When South Dakota Sen. Tim Johnson proposed an amendment to the new Farm Bill in December that would ban packer ownership, feeding or control of livestock intended for slaughter for more than 14 days prior to slaughter, he must have thought he was doing the livestock industry a favor. But the proposal has drawn heavy fire.

“As the amendment reads today, U.S. Premium Beef and other forward thinking producer initiated marketing strategies are in jeopardy,” says Steve Hunt, CEO of U.S. Premium Beef, Kansas City, MO. “While it may not have been the intention of the authors of the Johnson Amendment to ban producer initiated marketing strategies such as U.S. Premium Beef, the fact is using the word ‘control,’ without further definition, could do just that.”

The Johnson Amendment caused the formation of the Cattlemen’s Alliance Coalition, a group of integrated beef companies and producers. In a joint statement, the Cattlemen’s Alliance Coalition says, “This proposal would impact each of us differently, but we are united in our belief the provisions, if ultimately passed into law, would negatively impact our future and the future of the beef industry.”

“Cattlemen have organized these supply chains to help develop branded product lines, a key element in the strategy to recapture lost market share. It also would stifle an untold number of innovative marketing programs yet to be developed.”

The Amendment is clearly aimed at America’s big three packers, Tyson (IBP), ConAgra and Cargill (Excel), who control more than 80 percent of the nation’s beef packing capacity.

Oklahoma State University economist Clem Ward says the amendment draws attention to two critical issues. “The first is the intent of the proposed regulatory change. There appears to be evidence surfacing that some Senators interpreted the amendment narrowly—specifically to limit packer ownership of livestock—while others interpreted it broadly—such that ‘control’ also would include forward contracts and marketing agreements.”

Impacts from the narrow interpretation would be much less severe than from the broader interpretation for the beef industry, Dr. Ward says. “Strategic alliances, marketing agreements and grid pricing have been too important to the industry’s progress the past five years or so to reverse.”

The second critical issue Dr. Ward identifies is the exclusion of poultry and the rumored exclusion of pork. Excluding the competing meat industries would further tilt the table in favor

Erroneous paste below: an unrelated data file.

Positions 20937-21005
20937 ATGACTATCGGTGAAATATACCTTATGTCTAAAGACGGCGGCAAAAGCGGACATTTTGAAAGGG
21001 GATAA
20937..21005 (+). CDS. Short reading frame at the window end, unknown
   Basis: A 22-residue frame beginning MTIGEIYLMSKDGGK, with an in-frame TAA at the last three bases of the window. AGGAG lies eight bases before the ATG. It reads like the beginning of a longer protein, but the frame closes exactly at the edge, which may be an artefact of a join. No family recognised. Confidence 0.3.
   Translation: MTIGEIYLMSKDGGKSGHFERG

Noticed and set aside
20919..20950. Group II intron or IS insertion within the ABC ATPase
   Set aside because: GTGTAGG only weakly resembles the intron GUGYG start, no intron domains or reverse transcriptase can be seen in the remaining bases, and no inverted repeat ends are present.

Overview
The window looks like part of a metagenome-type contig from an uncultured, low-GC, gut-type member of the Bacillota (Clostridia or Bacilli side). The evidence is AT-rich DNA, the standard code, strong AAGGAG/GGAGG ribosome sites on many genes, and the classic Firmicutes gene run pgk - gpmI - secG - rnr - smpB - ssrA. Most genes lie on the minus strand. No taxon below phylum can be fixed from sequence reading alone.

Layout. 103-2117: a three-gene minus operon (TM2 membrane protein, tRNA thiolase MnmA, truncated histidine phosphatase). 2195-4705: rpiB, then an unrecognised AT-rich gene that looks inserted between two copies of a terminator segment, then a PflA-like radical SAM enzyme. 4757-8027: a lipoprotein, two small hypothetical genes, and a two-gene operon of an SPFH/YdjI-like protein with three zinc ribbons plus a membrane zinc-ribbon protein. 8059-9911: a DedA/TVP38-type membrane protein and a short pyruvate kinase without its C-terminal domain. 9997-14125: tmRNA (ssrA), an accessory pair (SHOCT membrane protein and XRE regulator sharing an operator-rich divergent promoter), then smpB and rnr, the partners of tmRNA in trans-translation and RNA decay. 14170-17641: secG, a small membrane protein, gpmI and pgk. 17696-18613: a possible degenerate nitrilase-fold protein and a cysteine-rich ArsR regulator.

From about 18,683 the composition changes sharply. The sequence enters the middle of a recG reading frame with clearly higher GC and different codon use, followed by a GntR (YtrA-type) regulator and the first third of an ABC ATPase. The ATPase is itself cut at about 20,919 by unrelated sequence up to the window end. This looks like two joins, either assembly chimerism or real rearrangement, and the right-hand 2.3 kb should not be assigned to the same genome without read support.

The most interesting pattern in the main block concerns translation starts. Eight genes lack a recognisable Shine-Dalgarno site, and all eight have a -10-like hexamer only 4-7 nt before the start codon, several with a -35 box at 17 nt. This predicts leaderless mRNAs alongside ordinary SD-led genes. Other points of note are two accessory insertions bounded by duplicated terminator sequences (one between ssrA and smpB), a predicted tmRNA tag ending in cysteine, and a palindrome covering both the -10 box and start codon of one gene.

of beef’s competitors.

There are fears the amendment also could threaten the willingness of packers and processors to invest in beef.

“My big concern,” says Wayne Purcell, Virginia Tech University, “is that this type of regulation on how buyers and sellers can do business, and on how processors can make provisions for coordination and quality control, will threaten the billions that the big packers are now investing in new product development.” Dr. Purcell says those investments were what we needed to stop the 20-year slide in demand. But the investments were not going to happen until the sector found ways to get around the huge problems with quality control in a price-based system that was not identifying and pricing product attributes like tenderness and was selling everything at one average price. These non-price means of coordination and quality control were inevitable,
and I have been surprised that it took so long for them to develop.”

The Cattlemen’s Alliance Coalition agrees, noting that the beef industry is adopting new business strategies. “For the most part, these are not vertically integrated systems, but vertically coordinated systems initiated by cowboys who desire to capture more of the value from the cattle they are producing. Alliances, many of them with a packer partner, are facilitating these coordinated production systems.

An analysis by eight economists from seven land grant universities makes it clear they believe the amendment would not help raise prices, but would reduce coordination and efficiency in the livestock sectors. “This is another example of well-intended legislation that in the end hurts those it was designed to help,” the economists said.

The economists listed nine specific economic impacts of prohibiting alliances, marketing agreements, contracts, partnerships and other ways to improve vertical coordination. They include:

  • Threaten the billions of dollars packers (including farmer cooperatives) have invested in product and market development in recent years.
  • Block independent livestock producers from access to new branded product lines that offer producers a larger share of the consumer’s food dollar and better profit opportunities.
  • Limit the role and diminish the gains carcass merit pricing has made.
  • Threaten the economic viability of current and future investments in geographical areas that produce fewer cattle or hogs than needed to maintain efficient and viable packing-processing operations.
  • Prices of livestock would not increase from the proposed legislation
  • Would make it more difficult for producers to obtain financing for their operations.
  • Would restrict producer access to packer contracts and other risk management tools.
  • Would reduce the U.S. beef and pork industry’s competitive advantages in international markets.
  • Would give the efficient, vertically integrated, U.S. poultry industry further competitive advantage over the beef and pork industries.